It sounds simple. Come up with an idea for a marketplace. But getting it up and running and setting a foundation for what will become a successful business are two different things. For your marketplace to make a profit down the line, you need to think, “Why should people purchase from me and not my competitors?” Before you begin, ask yourself these 5 questions to get the ball rolling in the right direction.
1. How do I get started? The idea.
Does my product/service fill a need in the market?
The way people consume has changed in the last thirty years. In the eighties, the expression “Keeping up with the Joneses” rang true as commercials for new cars flooded the airways. Don’t get me wrong, people still buy things but they are lot more discerning when it comes to opening up their wallets. Since the 2008 recession, consumers have become more practical, which explains the rise in peer-to-peer and on demand services.
Advice: test early and test often.
Do some market research before building your product and once you do, make sure to test it out. Collect the data from surveys and fine-tune aspects that need improvement. If you wait too long before launching, you won’t know whether or not to move ahead with your idea.
- Who is my Target Audience?
Your research should include analytics about who your target audience is. Information, such as age, income, spending habits, will help you in your marketing and advertising strategies. Make this data available to everyone on your marketing and sales team. With a clear picture of what your ideal customer looks like (Customer Persona), you can pinpoint the places where they are likely to be, thus reach them at critical moments in their buying cycle.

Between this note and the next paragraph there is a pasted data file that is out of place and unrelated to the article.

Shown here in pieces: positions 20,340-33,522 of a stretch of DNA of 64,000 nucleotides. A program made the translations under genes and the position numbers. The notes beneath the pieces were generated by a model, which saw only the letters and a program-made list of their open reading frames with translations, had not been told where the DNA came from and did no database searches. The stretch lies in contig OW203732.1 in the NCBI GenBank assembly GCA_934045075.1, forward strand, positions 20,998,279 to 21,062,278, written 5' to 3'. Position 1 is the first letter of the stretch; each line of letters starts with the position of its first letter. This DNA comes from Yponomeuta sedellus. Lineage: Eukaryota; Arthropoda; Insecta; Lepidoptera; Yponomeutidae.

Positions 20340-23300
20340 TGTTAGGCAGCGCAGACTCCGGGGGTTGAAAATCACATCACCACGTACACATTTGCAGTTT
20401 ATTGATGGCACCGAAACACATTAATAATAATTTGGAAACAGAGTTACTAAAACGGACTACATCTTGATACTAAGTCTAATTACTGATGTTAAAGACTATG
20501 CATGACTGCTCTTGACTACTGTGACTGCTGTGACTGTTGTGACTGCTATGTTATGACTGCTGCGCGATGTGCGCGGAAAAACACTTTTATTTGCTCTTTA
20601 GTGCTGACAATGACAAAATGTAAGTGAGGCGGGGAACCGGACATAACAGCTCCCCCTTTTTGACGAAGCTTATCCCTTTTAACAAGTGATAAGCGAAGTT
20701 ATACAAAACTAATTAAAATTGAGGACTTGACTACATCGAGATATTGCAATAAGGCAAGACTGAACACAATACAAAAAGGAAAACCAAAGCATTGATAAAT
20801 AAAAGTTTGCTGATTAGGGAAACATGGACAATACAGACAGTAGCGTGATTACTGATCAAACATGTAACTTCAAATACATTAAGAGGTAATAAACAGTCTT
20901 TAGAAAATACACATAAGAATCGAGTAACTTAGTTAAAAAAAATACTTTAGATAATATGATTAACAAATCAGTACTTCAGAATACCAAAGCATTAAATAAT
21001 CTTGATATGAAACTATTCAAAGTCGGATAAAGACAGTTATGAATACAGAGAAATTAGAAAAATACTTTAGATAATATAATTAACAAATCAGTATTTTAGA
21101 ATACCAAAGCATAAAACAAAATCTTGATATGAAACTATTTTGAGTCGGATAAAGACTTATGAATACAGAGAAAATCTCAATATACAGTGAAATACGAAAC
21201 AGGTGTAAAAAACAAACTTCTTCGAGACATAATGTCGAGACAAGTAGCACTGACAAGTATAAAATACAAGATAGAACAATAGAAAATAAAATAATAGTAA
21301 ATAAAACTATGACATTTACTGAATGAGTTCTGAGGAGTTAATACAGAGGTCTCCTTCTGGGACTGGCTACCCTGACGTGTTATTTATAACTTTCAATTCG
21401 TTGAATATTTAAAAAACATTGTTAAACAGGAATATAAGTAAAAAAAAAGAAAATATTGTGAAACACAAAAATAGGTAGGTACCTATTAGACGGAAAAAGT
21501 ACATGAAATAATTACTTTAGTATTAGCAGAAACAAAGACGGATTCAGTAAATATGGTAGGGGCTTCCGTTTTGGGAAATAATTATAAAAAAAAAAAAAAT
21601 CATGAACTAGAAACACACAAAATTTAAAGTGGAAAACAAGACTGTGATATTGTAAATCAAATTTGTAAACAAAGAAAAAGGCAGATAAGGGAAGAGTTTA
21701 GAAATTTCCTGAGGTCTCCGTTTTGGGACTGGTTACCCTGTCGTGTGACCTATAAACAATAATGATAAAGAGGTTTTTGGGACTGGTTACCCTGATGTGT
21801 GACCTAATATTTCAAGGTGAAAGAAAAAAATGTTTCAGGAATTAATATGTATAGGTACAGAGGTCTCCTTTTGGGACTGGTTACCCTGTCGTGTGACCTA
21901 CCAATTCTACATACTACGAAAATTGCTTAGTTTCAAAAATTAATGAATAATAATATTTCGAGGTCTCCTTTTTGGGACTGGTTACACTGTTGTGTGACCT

- Who are my Competitors?
Knowing who your competitors are, and how they are approaching their business, is essential at every level of your growth. A clear image of who your competitors are, and what they are not, will help you to position yourself in the market. First, make a list of your competitors. Look at when they started and how they were able to amass customers and expand their brand. What can you learn from them? What will you do differently?
- What is my Unique Selling Proposition?
In the 1940’s, advertisers used the USP to create persuasive ad campaigns and slogans. Some popular slogans were,
“Melts in your mouth not in your hands.” (M & M’s, 1950)
“Don’t leave home without it.” (American Express 1975)
”Think Different.” (Apple, 1990)
Slogans are less prevalent today since social media has enabled a more organic way to advertise. Still, it is important to determine what features set you apart from your competition. What emotional need is being met by your product? Whether you end up using a slogan or not, it can be beneficial to jot down a few phrases that capture your unique selling point. That way, moving forward, you can be consistent by promoting your product or service in a way that aligns with your mission statement.
- What experience do I have working in this industry?
As the copywriter for Near Me, I have had the opportunity to interview marketplace owners in many different industries. From storage space to on-demand taxi services, the sharing economy is proving to be more than just a trend. During these interviews, I have noticed a pattern: experience within the industry leads to success. It is a lot easier to build a marketplace if you already have expertise in your field as opposed to jumping into completely new territory.
Coming up with an idea is the first step. Afterwards, ask yourself these 5 questions to set the framework for your marketplace. If you still have questions reach out to us @NearMeCo.